Puzzling racial humour from the 1890s

The ornate front cover of the 1890s tourist guide "Visit Ireland", with the title of the book in the centre. Below the title are various sketched views of Irish tourist attractions, inset in circular frames, including the Giant's Causeway, a graveyard scene with Celtic cross and round tower at Monasterboice, and Cong Abbey.
Above the title is a lakeside scene showing a small red-jacketed figue in the foreground and hills in the background. Above this picture is a crest showing an Irish harp, crowned, with the words "Cead Mille Failthe" appearing in a scroll to either side.

The Irish Tourist Development guidebook Visit Ireland, compiled in 1892 by F. X. Crossley and available in scanned form from the British Library Labs, contains a variety of useful information for the traveller of the 1890s, including timetables for railway, trams and steamer sailings, seasonal dates for game, estimates for how much you might expect to pay to hire a jaunting car, what local newspapers are likely to be available at your chosen hotel – and the political orientations of said newspapers.

Image of text from the featured guidebook, showing a table of Dublin newspapers and their political leanings.  A number of papers are listed, including the Evening Herald (which is described as "Home Rule" oriented and available for half a penny every evening) and the Irish Times (which is "Unionist", daily, and costs a penny).
Modern readers of the Evening Herald might be surprised to learn of its original Home Rule leanings, and Irish Times readers might be even more surprised.  (Page 114)

Like many a modern guidebook, Visit Ireland seems to have relied on advertising revenue to cover some of its costs, and the back pages contain a number of ads for goods and businesses (including some familiar names such as Arnotts, Brown Thomas and the Lucan Spa Hotel).

These pages also have an unusual feature, in which the printers have made use of some free space at the bottom of each page by filling them with what’s described in the Contents as “Irish Comicalities”.  The jokes are a bit on the quaint side to be considered offensive, but they do seem an odd choice of back matter for a  book encouraging its (presumably mostly British) audience to come visit the delights of Ireland, being mostly based on the differences between the Irish and the English.  As you might imagine, the Irish generally come off worst.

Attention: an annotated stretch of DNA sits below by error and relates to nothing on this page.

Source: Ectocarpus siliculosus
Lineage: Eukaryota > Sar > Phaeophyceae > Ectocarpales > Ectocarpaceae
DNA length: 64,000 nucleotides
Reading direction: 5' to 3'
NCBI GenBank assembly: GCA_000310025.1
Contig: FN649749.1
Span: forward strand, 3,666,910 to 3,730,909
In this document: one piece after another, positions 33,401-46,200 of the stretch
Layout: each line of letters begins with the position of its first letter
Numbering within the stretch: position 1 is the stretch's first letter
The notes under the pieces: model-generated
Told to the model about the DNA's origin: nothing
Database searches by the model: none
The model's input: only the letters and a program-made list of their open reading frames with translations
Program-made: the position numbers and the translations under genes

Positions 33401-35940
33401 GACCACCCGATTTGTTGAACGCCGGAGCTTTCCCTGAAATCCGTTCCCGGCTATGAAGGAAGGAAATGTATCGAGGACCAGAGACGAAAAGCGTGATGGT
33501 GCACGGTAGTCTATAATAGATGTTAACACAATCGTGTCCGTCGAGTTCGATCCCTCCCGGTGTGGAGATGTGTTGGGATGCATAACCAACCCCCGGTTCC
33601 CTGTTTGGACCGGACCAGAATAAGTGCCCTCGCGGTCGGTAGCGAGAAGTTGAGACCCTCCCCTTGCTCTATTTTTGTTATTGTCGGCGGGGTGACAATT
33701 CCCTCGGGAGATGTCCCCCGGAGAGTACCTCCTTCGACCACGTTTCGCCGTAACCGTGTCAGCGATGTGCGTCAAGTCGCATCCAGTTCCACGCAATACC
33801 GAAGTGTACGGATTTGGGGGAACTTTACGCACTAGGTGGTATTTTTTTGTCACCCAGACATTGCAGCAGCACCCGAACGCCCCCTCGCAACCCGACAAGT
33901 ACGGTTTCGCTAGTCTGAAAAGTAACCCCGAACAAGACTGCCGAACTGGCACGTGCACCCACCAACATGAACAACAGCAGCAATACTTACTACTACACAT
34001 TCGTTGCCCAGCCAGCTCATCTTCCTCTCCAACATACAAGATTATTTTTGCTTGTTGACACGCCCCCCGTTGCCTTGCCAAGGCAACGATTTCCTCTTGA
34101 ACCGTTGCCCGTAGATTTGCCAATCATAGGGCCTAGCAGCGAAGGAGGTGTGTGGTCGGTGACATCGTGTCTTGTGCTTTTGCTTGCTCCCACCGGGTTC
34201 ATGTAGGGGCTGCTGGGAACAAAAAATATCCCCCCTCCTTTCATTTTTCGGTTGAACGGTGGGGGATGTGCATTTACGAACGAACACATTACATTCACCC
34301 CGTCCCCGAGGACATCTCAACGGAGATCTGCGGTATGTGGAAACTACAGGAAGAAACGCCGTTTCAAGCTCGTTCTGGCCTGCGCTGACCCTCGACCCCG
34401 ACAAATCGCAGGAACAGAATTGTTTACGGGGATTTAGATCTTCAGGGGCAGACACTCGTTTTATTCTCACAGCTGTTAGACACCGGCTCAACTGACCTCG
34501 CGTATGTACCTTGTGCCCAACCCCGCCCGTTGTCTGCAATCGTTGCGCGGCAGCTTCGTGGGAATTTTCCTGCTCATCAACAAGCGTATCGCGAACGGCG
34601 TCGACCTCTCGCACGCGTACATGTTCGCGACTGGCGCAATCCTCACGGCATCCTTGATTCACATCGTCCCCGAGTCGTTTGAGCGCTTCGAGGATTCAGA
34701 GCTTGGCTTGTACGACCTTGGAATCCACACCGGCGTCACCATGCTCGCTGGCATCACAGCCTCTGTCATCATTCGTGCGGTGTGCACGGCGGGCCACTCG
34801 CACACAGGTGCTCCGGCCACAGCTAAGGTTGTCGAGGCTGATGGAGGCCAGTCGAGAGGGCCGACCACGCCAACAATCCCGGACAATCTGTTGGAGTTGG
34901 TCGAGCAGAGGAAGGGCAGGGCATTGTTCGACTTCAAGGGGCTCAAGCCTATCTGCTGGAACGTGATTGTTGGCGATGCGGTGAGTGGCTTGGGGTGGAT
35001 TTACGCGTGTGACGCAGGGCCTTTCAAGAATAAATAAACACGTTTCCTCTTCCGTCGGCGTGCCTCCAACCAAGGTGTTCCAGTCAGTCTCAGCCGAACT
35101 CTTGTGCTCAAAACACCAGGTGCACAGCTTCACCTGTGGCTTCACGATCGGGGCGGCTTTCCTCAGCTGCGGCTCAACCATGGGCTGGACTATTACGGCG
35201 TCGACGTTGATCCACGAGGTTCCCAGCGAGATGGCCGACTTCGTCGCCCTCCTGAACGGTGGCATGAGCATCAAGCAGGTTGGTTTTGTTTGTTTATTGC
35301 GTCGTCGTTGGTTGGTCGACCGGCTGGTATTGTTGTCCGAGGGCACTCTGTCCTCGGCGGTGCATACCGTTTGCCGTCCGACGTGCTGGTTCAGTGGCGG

The Irishman of our comicalities is illiterate, credulous, a bit short on reasoning and partial to a drink:

Image of text, which reads: "Near-sighted invalid lady (in bath chair). - "Patrick, can you read the name on the shop just opposite for me?" Patrick. - "Sure, Miss, it's as ignorant as yourself I am! They never taught me to read either."
Image of text.  "Two Irishmen stopped looking into a window in which there was a globe of gold fish. After gazing at the fish for some time one of them turned to the other exclaiming, "Be me soul, Patsy, this is the first time I ever saw red herrings alive."
An Irishman who had blistered his fingers by trying on a new pair of boots, exclaimed, "I believe I'll never get them on until I've worn them a day or two."
A barber, who was in the habit of taking a wee drop too much occasionally, was shaving a customer (a clergyman), and cut him slightly on the cheek.